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News: Guest Posts
Future First Dogs
Are Sasha and Malia’s future best friends—yes, plural—waiting in Colorado?

Best Friends Animal Society has gone one better than talking the talk when it comes to the Obama family’s new dog. They’re pitching a pair of Golden Doodles (one for each of the girls?) rescued from a Missouri puppy mill raid through National Mill Dog Rescue. Currently living with a Colorado foster family, the four-month-old Stella and Susie have overcome infections, including pneumonia, and are healthy and ready to answer the call, even if it comes at 3 a.m.

 

News: Guest Posts
More Love Connections Revealed
Q&A with Meg Daley Olmert, author of Made for Each Other

Forget about feeling self-conscious over your relationship with your dog. According to author Meg Daley Olmert (in a Salon Q&A and podcast) this connection yields a boatload of physical and therapeutic benefits. It all comes down to the fact that companion animals can double the flow of oxytocin—the powerful social bonding and anti-stress hormone—in our bodies. According to Daley Olmert, a recent Japanese study found that mere eye contact with a dog (!) releases a healthful surge.

She explores many aspects of the animal-human bond including why dogs appear to be such great mind readers. Apparently, it’s not about tracking brain waves but body language. Dogs "read" the micro-movements that accompany our thoughts of W-A-L-K and T-R-E-A-T-S.

I’m fascinated but a little reluctant to wade into Daley Olmert’s take on the research. I love the central argument—that the attraction-attachment between humans and animals is real and good and true—but I do sort of worry about reducing my relationships with Renzo and Lulu to ideomotor actions and pituitary hormones.

We'll have to see what Sacha Zimmerman says in her review Of Made For Each Other: The Biology of the Human-Animal Bond in the upcoming issue of Bark (March/April 2009). In the meantime, now that you know dog love is essentially a biological imperative, why not tell us your wonderful love story.

News: Guest Posts
The Language of Euthanasia
What’s the alternative to “putting him down”?

(Editor’s Note: We received this letter from Bark reader Donna Kane of Portland, Oregon. She writes so honestly and forthrightly about an experience many of us have faced and stumbled over, we thought we’d let her open a conversation about the language we use to describe this difficult passage.)

My husband and I had a rough year and a half starting in June 2006 when we made the decision to euthanize our 16-year-old deaf and nearly blind dog. His quality of life was limited to a very small window of time on sunny and warm afternoons; the rest of the time, he paced and would flinch if you tried to comfort him. After that, our nine-year-old cat’s kidneys failed and we found ourselves in another round of grief, only to have our second cat of 15 die of a stroke six months later.

We are recovered now and have good memories and a great little rescue dog, who is delightful. But the words that come back, not only through our own loss process but throughout other conversations I’ve had the last couple of years, are “put him down.” Just as I’ve never considered myself an owner, but merely a guardian for the animals that I’ve adopted and taken the responsibility for, I’ve never thought when making the decision to euthanize them that we were “putting them down.” I find this term somehow offensive even when it comes out of the best of mouths with the best intentions.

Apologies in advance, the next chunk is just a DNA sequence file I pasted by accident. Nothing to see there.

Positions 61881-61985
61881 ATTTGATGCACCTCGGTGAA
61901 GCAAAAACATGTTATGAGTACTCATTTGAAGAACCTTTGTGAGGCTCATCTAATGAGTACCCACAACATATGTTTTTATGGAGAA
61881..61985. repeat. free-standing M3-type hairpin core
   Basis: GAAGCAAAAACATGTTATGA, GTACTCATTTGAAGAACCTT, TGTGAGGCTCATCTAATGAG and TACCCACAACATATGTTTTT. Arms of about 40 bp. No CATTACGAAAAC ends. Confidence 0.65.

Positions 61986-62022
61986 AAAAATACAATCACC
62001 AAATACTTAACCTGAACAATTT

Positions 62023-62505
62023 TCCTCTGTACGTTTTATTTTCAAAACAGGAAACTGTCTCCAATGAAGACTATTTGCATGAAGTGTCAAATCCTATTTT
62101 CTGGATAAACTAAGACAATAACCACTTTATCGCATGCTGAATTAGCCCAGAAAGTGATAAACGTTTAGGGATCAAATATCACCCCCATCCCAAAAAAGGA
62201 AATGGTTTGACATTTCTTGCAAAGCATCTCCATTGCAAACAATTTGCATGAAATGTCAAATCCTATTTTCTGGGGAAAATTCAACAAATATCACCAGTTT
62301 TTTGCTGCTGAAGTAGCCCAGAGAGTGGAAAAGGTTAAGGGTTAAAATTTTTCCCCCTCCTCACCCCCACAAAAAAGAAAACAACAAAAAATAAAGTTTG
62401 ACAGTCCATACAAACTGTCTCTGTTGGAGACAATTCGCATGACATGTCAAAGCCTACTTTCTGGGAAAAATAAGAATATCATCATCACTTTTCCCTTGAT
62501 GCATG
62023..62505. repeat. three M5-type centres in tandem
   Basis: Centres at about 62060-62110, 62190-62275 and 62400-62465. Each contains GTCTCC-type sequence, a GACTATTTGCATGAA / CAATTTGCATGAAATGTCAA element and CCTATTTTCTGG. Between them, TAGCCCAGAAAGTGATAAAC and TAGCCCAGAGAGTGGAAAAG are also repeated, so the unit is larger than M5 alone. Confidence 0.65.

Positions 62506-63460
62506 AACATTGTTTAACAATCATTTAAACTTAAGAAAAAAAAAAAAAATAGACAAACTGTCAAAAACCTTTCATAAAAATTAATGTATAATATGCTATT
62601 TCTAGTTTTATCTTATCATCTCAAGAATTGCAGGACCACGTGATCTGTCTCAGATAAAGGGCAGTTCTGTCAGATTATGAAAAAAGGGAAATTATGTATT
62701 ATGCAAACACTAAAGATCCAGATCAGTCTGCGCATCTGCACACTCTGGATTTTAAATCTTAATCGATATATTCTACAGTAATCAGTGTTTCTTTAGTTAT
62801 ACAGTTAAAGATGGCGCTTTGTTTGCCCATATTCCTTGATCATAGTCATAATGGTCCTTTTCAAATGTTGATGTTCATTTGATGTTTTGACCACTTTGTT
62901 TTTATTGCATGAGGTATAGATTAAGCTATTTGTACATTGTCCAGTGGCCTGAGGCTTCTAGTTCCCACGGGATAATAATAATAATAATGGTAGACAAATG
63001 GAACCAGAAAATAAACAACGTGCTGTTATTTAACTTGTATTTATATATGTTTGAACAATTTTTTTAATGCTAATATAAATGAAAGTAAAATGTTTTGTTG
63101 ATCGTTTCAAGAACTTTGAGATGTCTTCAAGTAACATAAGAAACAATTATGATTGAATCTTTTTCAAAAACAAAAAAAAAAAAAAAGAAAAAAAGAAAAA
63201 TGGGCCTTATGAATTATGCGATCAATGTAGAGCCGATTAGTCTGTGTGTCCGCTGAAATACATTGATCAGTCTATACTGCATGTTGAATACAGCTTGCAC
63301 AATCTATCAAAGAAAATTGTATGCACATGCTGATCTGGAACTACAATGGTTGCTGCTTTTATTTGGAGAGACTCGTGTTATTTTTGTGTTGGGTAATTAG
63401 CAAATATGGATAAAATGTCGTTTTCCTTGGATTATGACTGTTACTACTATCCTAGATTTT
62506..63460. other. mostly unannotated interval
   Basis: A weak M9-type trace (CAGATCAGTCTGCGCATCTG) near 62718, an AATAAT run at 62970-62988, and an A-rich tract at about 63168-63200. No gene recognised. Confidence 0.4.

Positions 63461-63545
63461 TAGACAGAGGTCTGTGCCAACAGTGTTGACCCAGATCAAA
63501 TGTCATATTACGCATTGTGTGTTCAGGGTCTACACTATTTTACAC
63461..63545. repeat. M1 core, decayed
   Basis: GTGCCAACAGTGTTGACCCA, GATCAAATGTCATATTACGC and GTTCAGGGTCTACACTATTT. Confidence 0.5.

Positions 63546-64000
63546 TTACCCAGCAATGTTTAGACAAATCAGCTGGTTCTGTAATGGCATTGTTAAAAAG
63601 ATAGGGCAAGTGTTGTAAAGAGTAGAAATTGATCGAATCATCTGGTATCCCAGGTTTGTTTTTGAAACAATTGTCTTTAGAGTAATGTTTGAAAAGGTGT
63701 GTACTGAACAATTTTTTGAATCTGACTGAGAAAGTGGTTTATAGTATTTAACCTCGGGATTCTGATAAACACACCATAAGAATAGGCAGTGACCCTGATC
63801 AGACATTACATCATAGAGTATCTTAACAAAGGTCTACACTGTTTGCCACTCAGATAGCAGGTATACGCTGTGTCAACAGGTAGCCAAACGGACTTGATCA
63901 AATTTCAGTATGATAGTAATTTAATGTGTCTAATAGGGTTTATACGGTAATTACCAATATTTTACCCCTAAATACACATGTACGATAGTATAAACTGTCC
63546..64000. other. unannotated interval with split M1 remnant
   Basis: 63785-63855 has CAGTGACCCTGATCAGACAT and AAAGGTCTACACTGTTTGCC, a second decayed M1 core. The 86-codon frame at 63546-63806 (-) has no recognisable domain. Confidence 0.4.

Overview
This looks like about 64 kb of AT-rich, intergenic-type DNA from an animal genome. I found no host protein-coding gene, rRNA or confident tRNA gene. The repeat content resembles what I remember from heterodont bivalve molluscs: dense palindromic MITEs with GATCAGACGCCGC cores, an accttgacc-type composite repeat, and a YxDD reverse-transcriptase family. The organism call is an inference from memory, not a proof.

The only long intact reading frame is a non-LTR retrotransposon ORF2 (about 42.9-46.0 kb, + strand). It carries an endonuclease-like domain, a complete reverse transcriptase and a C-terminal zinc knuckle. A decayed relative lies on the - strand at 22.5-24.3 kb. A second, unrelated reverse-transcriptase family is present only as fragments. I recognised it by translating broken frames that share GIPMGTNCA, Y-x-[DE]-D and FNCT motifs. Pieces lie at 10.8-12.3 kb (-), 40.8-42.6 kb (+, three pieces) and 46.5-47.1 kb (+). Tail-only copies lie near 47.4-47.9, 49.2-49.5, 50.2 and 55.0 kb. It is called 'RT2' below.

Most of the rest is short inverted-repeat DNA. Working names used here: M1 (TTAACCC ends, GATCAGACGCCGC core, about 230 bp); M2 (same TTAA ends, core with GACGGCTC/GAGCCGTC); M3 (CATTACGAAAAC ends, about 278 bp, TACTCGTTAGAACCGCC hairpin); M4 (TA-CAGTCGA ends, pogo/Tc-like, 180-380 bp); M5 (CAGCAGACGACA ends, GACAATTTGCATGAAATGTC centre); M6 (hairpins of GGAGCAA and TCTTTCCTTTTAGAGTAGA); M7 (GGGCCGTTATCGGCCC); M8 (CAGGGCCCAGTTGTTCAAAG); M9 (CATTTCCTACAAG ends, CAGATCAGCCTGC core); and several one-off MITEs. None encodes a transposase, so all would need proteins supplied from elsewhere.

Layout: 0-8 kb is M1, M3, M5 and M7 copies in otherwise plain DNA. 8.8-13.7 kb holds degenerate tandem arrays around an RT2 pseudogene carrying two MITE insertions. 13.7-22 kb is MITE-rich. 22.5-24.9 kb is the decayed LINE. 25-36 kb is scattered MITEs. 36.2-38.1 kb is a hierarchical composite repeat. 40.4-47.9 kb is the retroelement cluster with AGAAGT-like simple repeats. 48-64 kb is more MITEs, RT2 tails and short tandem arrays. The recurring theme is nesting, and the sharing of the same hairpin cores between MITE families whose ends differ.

“Putting him (or her) down” feels abusive and not something a loving person would want to happen to their beloved pets. “Putting him down” needs a compassionate replacement, nothing too cute or too blunt, but something that makes you feel as though you have done the right thing by your pet who has loved you unconditionally, given you years of pleasure and then relied on you to make a choice for them that is very hard for to you make.

News: Contests
Kiss Kiss Bark Bark
Contest: Tell us the story of your canine romance. Win prizes!

Dog love is a sloppy, serious, unconditional business that often brings out the best in us—and maybe in them too. And there’s something about the shortest month of the year with its insistence on public displays of affection that makes us want to belt out “That’s Amore!” from the doghouse roof. Help us celebrate dog love: Share your canine love story. Post a comment, ideally 100 words or less, by Feb. 28, 2009. (Be sure to include your email contact. It won't show up on the site, it's just so we can contact you.) Our five favorites will win a special Bark gift bag and, of course, bragging rights at the dog park.

 

News: Guest Posts
Kiss Me, Canine
Go ahead, it won’t hurt you and it's fun

I let my dog Lulu lick my face. It makes some of my friends a little queasy, which, honestly, is part of the pleasure. And now, thanks to some out-of-the-box research, I can say it’s not the risky behavior my more persnickety acquaintances think.